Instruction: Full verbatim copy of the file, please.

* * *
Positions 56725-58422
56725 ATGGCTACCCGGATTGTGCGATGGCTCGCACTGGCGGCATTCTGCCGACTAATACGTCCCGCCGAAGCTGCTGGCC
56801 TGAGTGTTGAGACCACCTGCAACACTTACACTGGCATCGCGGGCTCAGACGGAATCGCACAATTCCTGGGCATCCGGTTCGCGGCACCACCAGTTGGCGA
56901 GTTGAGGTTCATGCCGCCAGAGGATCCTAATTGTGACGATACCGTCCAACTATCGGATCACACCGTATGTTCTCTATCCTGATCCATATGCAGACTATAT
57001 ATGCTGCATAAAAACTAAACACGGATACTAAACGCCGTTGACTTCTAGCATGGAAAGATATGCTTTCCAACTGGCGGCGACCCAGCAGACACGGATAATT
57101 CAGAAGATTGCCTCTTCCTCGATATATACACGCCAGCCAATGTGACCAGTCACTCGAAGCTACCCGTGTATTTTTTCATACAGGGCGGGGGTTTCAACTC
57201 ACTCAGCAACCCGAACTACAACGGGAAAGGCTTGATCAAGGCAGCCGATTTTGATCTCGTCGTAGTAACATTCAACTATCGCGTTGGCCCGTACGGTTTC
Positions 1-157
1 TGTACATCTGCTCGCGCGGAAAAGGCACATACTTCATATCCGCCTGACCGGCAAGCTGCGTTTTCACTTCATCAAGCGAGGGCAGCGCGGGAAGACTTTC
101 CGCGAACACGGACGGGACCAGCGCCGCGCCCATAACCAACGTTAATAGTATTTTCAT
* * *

Positions 56725-58422
56725 ATGGCTACCCGGATTGTGCGATGGCTCGCACTGGCGGCATTCTGCCGACTAATACGTCCCGCCGAAGCTGCTGGCC
56801 TGAGTGTTGAGACCACCTGCAACACTTACACTGGCATCGCGGGCTCAGACGGAATCGCACAATTCCTGGGCATCCGGTTCGCGGCACCACCAGTTGGCGA
56901 GTTGAGGTTCATGCCGCCAGAGGATCCTAATTGTGACGATACCGTCCAACTATCGGATCACACCGTATGTTCTCTATCCTGATCCATATGCAGACTATAT
57001 ATGCTGCATAAAAACTAAACACGGATACTAAACGCCGTTGACTTCTAGCATGGAAAGATATGCTTTCCAACTGGCGGCGACCCAGCAGACACGGATAATT
57101 CAGAAGATTGCCTCTTCCTCGATATATACACGCCAGCCAATGTGACCAGTCACTCGAAGCTACCCGTGTATTTTTTCATACAGGGCGGGGGTTTCAACTC
57201 ACTCAGCAACCCGAACTACAACGGGAAAGGCTTGATCAAGGCAGCCGATTTTGATCTCGTCGTAGTAACATTCAACTATCGCGTTGGCCCGTACGGTTTC
Positions 1-157
1 TGTACATCTGCTCGCGCGGAAAAGGCACATACTTCATATCCGCCTGACCGGCAAGCTGCGTTTTCACTTCATCAAGCGAGGGCAGCGCGGGAAGACTTTC
101 CGCGAACACGGACGGGACCAGCGCCGCGCCCATAACCAACGTTAATAGTATTTTCAT